My first memories are of Royal Roads.
With our father as Commandant of the military college, and our mother in charge of five children under the age of seven, we lived there from 1954 to 1957.
A functioning farm ran on the property at that time, and it was a great place to grow up. We had 600 acres to play on – we liked to tease the bull in the field and explore the Japanese gardens. The grounds were just fascinating for us as kids.
It was almost like Eden.
Both parents also loved Royal Roads, and those years were memorable for them. They were very much a team. Our father’s leadership abilities and mother’s business sense complimented each other, and they shared an active commitment to education. They were accomplished people, dedicated to service, and they were also fun-loving.
I remember my mother coming down the stairs of the Commandant’s House wearing an emerald green ball gown and long white gloves. In full military regalia, my father was waiting for her at the door to go to a grand dinner in honour of Princess Margaret on the opening of the Nixon block in 1956.
We returned to Colwood in 1960, when our father was the Commodore of HMCS Naden, and Royal Roads figured prominently in our lives then too. We lived at Journey’s End at Belmont Park (now the Administration Building for Fort Rodd Hill National Historic Site of Canada). Our dad arranged for us to have access to the swimming pool at Royal Roads, and he was a good coach – my brother and I ended up being competitive swimmers.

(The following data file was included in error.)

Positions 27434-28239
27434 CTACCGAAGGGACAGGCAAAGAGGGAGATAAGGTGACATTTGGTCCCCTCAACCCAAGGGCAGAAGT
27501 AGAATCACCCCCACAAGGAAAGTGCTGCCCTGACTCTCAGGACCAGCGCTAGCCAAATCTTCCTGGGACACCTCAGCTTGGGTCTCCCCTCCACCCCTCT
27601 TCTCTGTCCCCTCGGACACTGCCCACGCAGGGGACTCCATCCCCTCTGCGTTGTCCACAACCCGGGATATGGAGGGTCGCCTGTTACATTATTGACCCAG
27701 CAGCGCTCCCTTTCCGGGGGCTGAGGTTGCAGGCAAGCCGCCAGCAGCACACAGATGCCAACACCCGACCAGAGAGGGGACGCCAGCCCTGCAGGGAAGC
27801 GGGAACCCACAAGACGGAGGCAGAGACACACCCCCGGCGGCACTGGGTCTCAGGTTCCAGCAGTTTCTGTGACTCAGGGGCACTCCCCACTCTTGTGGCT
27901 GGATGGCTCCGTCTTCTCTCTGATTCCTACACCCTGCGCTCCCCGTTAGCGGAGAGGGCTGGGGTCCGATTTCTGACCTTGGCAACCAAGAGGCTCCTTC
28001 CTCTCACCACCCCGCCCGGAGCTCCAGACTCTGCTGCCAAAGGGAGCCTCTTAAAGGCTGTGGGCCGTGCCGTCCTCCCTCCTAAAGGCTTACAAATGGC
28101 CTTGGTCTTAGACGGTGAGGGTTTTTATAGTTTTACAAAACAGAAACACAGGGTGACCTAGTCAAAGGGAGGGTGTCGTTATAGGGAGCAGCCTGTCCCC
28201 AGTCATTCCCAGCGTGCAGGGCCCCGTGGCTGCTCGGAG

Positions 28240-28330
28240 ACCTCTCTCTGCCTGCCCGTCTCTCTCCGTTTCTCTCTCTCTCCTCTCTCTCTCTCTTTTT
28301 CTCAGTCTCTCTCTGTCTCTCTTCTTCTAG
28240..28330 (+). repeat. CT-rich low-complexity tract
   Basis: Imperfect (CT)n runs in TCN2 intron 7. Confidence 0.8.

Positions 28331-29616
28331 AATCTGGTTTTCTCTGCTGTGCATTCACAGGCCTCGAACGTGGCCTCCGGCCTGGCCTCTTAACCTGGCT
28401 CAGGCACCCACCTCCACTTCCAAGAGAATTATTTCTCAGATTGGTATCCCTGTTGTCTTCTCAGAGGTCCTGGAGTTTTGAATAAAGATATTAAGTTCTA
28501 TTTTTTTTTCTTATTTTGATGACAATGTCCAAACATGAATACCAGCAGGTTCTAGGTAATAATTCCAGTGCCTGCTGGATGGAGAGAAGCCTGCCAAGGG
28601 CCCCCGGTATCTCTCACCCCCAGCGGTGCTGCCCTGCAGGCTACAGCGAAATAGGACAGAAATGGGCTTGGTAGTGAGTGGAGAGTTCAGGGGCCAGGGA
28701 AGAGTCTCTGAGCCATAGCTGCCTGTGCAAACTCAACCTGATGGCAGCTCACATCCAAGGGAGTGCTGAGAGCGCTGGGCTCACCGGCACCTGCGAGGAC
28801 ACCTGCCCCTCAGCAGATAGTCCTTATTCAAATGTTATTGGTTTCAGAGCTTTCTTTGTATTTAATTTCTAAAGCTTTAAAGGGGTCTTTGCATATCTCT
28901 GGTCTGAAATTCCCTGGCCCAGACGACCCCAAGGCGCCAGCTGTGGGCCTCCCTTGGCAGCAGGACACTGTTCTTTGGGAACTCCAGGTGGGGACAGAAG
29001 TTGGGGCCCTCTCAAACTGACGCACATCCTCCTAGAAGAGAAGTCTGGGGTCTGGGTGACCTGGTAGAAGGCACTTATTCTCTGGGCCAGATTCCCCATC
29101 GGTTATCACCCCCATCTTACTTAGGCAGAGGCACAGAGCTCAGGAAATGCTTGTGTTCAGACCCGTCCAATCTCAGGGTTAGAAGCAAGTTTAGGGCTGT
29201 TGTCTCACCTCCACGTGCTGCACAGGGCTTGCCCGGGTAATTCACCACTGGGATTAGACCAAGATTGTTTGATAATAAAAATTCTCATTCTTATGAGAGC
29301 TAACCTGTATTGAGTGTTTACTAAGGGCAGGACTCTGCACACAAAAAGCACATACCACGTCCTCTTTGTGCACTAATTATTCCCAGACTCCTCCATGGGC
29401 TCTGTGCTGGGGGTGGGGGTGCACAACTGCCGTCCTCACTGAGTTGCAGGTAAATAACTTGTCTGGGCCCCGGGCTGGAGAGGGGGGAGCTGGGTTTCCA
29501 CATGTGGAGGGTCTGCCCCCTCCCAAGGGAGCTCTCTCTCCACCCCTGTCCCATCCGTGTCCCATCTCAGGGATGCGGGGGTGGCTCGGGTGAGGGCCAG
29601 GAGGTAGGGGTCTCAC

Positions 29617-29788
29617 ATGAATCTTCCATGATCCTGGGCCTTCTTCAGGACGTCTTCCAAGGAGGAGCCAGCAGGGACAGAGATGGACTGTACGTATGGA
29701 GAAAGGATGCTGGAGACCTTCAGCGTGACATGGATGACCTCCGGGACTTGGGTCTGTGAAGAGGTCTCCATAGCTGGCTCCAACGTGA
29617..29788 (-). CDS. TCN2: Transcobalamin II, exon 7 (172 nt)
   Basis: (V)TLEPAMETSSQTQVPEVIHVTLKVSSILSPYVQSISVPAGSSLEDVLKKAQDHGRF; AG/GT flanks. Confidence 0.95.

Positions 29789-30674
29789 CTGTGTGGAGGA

For about 50 years, our parents were very much involved with Royal Roads – from 1945 to our father’s death in 2010. Even when he was in Ottawa as Deputy Chief of Defence Staff and after he retired, he was fighting for Royal Roads.
The legacy of the military college in saving Dunsmuir is important here too. The federal government bought the property in 1940. If they hadn’t turned Royal Roads into a military college, it would probably all be houses now – and a castle with condos in it.
Dad established the Friends of Hatley Park to ensure the legacy continued. The museum in the basement of the castle was named in his honour, because he drove it, he made it happen.
He was vociferous in protecting Royal Roads as an academic institution. I believe his greatest pride was in receiving an honorary doctorate from Royal Roads University in 2008. I keep in my possession a photograph of his beaming smile, wearing the doctor’s cap and gown of the university. The gown only partially covered his chest of campaign medals. For me, it is an apt image of his life and its connection to the university.
After our parents’ deaths, my siblings and I were looking for a tangible legacy for them. We wanted to create something that everybody could support and contribute to and most importantly, something that would last. We established the Admiral John Charles and Mary Charles Scholarship for students in the School of Humanitarian Studies in 2012 as a long term symbol of their commitment to the institution.
This commitment to international education and to seeing the world from the broadest perspective was embedded in both parents.
I think they would be very proud of it.